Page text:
Current and former officials told the New York Times that FBI agents interviewed Flynn about his calls with Russian Ambassador Sergey Kislyak before former acting Attorney General Sally Yates brought the matter to the attention of the White House counsel.
Flynn resigned late Monday, days after reports revealed that he discussed sanctions with Kislyak in a phone call before Trump took office. This contradicted members of Trump's administration, including Vice President Mike Pence, who previously denied that Flynn and Kislyak spoke about sanctions.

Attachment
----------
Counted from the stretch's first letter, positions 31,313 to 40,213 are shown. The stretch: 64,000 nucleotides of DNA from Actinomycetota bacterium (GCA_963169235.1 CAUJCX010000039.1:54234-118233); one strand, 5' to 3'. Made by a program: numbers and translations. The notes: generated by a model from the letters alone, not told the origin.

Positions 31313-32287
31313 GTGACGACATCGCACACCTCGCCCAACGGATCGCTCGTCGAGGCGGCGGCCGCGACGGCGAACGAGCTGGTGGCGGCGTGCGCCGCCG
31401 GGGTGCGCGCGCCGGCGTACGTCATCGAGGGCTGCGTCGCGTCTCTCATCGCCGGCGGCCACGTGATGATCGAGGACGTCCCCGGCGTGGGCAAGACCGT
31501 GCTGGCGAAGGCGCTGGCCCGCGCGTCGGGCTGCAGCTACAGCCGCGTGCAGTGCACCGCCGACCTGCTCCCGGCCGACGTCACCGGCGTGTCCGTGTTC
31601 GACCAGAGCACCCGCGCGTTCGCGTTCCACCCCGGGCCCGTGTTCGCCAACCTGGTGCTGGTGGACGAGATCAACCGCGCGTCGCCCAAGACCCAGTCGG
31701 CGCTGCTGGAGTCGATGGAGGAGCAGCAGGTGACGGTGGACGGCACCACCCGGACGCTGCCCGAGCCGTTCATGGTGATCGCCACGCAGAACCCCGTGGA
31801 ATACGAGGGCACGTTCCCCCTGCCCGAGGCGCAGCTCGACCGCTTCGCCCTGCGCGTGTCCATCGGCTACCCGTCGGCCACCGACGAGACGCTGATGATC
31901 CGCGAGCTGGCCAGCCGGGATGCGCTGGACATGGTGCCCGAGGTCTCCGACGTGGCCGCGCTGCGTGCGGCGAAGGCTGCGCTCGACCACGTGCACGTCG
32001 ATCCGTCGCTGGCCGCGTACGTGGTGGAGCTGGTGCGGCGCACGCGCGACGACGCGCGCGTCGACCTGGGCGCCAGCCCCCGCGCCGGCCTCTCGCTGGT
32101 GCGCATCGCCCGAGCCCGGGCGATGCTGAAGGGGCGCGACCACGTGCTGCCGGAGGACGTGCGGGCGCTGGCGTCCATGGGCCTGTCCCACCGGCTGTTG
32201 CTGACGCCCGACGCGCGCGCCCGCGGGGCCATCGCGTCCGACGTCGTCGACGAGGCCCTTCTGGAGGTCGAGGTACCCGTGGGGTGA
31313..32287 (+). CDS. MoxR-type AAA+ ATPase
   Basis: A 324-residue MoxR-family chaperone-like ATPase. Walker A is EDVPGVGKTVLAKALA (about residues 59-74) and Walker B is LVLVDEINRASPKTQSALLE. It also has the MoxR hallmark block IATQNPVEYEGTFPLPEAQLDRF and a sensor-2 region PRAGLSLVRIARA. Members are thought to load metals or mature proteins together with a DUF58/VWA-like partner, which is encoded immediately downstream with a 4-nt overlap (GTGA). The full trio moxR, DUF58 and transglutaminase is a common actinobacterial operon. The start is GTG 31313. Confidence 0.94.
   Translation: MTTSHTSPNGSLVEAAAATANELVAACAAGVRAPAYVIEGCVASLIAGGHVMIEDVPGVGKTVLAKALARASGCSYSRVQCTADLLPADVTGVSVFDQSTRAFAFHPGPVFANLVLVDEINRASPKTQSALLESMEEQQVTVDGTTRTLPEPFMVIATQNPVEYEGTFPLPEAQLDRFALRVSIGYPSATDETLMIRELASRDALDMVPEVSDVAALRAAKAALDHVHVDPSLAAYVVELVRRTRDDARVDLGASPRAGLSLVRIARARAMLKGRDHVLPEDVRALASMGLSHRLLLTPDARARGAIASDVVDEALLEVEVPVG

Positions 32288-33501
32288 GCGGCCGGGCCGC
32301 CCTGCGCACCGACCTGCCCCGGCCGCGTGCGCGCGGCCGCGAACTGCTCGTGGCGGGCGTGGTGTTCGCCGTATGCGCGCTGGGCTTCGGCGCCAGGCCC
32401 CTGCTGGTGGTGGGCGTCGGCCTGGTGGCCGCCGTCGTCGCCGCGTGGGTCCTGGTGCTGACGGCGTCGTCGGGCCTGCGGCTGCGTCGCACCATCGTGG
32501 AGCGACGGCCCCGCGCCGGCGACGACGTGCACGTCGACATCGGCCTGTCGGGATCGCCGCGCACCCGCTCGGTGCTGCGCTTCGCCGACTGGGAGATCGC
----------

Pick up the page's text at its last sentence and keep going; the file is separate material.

At his daily briefing Tuesday afternoon, Trump's press secretary Sean Spicer blamed the Justice Department for not notifying the White House sooner of discrepancies in Flynn's account of the calls.
"Where was the Department of Justice in this?" Spicer asked. "They didn't notify the White House counsel's office until Jan. 26th."
Per the New York Times' report, Yates notified the White House "shortly after the F.B.I. interview."
The Washington Post reported on Tuesday that FBI Director James Comey was behind the delay.
Comey said he did not want to notify Trump about Flynn's misrepresentations because it would complicate the agency's investigation, according to the Washington Post, but dropped his objections after Spicer addressed questions about Flynn's calls with Kislyak in his first daily briefing from the White House.